It seems that the historical books of the Old Testament seem to intimidate preachers. I have heard quite a number of older preachers speak from these books, but fewer young men. Perhaps one of the reasons some find the Old Testament difficult to preach is that Dispensationalism has made them confused about how to interpret the Old Testament. Also there has been a lot of bad preaching from the Old Testament, namely the rampant and uncontrolled allegorization of narratives. Younger preachers, aware that this allegorical approach is wrong, are left unsure of what to do with these stories. And yet I am assured that this is not a new problem. Even in the past, the majority of sermons were not preached from the narrative portions of the Old Testament. An examination of a volume of sermons from my library, published in 1898, Welshmen in English Pulpits, reveals that, out of 30 sermons in the book, thirteen are from the Old Testament, seven of these from predominantly narrative books, namely Genesis (1), Exodus (1), 2 Samuel (1), 2 Kings (2), 1 Chronicles (1), and 2 Chronicles (1). An eighth, from Deuteronomy 2.3 is essentially narrative as well. Supposing that these sermons are representative of Congregationalist preaching from the late 19th century, we find that 26.7% of the sermons are from Old Testament narrative passages. The actual treatment of the text is not considered here, of course - some of them could be allegorized or taken out of context, though I hope not!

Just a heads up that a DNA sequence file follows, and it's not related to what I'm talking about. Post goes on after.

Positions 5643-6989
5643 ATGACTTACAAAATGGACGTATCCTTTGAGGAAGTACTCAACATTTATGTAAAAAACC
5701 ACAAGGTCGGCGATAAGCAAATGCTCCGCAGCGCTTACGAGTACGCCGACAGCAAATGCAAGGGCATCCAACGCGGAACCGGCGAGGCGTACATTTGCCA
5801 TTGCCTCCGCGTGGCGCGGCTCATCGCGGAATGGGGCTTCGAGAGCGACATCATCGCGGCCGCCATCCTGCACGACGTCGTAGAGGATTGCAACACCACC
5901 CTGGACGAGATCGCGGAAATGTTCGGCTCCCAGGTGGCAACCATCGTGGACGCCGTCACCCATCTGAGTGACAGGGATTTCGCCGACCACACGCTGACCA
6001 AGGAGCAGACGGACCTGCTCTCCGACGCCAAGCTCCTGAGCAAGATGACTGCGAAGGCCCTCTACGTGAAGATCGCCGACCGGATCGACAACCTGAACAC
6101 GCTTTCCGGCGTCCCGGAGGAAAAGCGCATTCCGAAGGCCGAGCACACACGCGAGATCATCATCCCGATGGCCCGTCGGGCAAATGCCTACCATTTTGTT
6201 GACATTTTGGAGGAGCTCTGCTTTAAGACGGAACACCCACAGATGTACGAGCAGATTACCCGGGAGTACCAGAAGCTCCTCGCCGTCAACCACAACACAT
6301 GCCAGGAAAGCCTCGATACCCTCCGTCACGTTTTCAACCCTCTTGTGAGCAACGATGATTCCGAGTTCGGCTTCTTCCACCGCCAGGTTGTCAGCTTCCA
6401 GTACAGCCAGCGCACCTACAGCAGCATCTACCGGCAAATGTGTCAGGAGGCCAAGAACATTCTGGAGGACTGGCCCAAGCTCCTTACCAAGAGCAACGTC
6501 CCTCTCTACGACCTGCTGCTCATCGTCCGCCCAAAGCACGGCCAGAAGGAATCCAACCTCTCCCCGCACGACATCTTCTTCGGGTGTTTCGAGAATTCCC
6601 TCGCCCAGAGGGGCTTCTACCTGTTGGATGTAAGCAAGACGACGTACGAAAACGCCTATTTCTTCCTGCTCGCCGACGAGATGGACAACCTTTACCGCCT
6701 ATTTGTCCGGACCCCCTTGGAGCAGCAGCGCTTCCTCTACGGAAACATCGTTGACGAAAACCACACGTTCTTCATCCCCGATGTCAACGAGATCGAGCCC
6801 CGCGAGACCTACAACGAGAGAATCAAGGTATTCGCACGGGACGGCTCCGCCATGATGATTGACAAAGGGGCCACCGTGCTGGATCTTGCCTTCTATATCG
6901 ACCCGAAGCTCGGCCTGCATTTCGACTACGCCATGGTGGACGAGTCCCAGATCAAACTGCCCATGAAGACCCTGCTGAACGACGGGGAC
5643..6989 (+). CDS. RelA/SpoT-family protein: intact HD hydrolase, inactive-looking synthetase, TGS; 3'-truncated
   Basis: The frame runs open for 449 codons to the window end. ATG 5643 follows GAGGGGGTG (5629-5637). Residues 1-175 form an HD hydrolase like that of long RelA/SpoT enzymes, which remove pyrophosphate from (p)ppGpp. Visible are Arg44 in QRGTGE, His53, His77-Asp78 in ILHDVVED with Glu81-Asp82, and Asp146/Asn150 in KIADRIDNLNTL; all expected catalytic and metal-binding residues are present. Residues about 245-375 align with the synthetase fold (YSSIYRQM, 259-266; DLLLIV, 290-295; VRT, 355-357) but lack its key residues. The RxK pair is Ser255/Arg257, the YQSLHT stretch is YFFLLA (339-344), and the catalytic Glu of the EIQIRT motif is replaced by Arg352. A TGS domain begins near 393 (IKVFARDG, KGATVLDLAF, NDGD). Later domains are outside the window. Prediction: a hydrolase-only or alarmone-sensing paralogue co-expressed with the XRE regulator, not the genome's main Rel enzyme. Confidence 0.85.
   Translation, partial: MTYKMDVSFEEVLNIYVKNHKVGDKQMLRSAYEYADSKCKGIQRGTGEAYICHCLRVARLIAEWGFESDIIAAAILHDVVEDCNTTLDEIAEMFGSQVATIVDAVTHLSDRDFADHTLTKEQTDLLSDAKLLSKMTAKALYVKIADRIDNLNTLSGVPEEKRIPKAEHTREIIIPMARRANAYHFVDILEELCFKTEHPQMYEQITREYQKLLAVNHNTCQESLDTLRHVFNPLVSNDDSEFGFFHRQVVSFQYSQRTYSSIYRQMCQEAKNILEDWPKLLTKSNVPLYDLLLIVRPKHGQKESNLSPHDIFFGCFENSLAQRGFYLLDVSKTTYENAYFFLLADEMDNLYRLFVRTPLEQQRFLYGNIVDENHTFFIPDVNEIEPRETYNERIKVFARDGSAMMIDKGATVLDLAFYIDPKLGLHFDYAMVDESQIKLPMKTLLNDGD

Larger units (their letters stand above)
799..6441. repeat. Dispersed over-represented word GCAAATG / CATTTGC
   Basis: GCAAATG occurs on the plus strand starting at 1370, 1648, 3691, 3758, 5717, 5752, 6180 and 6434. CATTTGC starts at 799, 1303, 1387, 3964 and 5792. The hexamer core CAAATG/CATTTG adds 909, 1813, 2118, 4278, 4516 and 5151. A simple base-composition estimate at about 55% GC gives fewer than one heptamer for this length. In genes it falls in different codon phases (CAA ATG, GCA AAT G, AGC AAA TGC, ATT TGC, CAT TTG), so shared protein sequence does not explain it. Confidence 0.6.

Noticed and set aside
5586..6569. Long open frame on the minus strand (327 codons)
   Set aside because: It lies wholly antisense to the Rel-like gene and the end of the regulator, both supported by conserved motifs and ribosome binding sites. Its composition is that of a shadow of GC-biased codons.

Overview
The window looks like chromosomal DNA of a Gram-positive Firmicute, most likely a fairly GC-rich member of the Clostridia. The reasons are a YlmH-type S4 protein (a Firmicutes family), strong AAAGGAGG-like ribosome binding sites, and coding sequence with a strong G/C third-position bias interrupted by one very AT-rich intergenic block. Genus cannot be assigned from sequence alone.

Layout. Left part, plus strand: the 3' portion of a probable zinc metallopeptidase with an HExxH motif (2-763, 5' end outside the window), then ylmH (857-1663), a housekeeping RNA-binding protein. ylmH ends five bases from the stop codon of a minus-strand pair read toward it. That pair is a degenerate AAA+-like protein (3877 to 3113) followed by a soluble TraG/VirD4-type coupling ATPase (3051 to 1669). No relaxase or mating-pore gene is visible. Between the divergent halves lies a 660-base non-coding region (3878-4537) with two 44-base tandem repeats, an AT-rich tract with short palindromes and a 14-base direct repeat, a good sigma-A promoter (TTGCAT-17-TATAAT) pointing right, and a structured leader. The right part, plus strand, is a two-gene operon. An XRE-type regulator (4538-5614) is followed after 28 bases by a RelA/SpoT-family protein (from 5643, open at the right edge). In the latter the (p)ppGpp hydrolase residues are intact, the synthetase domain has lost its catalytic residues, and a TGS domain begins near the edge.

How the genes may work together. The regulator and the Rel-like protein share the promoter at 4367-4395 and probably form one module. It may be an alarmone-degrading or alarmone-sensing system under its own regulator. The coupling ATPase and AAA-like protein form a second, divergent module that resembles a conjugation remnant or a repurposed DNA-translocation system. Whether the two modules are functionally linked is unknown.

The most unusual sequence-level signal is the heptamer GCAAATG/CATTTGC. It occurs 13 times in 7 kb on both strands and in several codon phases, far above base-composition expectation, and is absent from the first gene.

Because of this perennial issue, The Word Became Fresh is an extremely welcome addition to homiletic literature. This is a book written by a man who knows what he's writing about, which is always a good start with a book. Dale Ralph Davis is probably well-known to readers as the author of a number of excellent commentaries on historical books of the Old Testament, something that makes him eminently qualified to write on this subject. Davis does not offer a 'magic bullet' that will make preaching from Old Testament narrative texts a doddle, but a well-written book in which he lays out some commonsense suggestions for understanding and preaching narrative texts. Chapter one deals with the approach to the text. Happily, he opens with the need for the help of the Holy Spirit in opening the Bible. Only then does he go on to the technical elements of the approach to the text. Chapter two is entitled 'quirks', and deals with the peculiarities of narrative. Chapter three is on theology, referring to the theology of the text. Chapter four, 'Packaging', deals with the structure of the text. Chapter five deals with 'Nasties', particular texts that are difficult for us to preach from for various reasons - difficult because they're off-putting for some reason or other. Chapter six is called 'Macroscope', and is about interpreting the passage in light of the whole book in which it is found. Having done all that, we come to chapter seven, in which Davis deals with the question of application, something that is quite important in a narrative text - we can retell the story, but what does it mean? Chapter 8 is 'Center' (sic. Davis is American), in which he points out that we need to have a theocentric focus. Here there is a disagreement. I, with others, prefer to say that it ought to be Christocentric. Not in a shallow, allegorizing way, but in that we approach the texts as Christians, in the light of the New Testament, not as Jews. That is to say, as a Christian, I have to read the whole Bible in the light of the fulness of God's revelation in Christ. But then, perhaps Davis and myself are using the term 'Christocentric' in two slightly different ways. Finally he gives us a worked example in the final chapter. This is a book that every preacher ought to read, and perhaps it will help to make sermons from the narrative books of the Old Testament less of a rarity than they have become of late.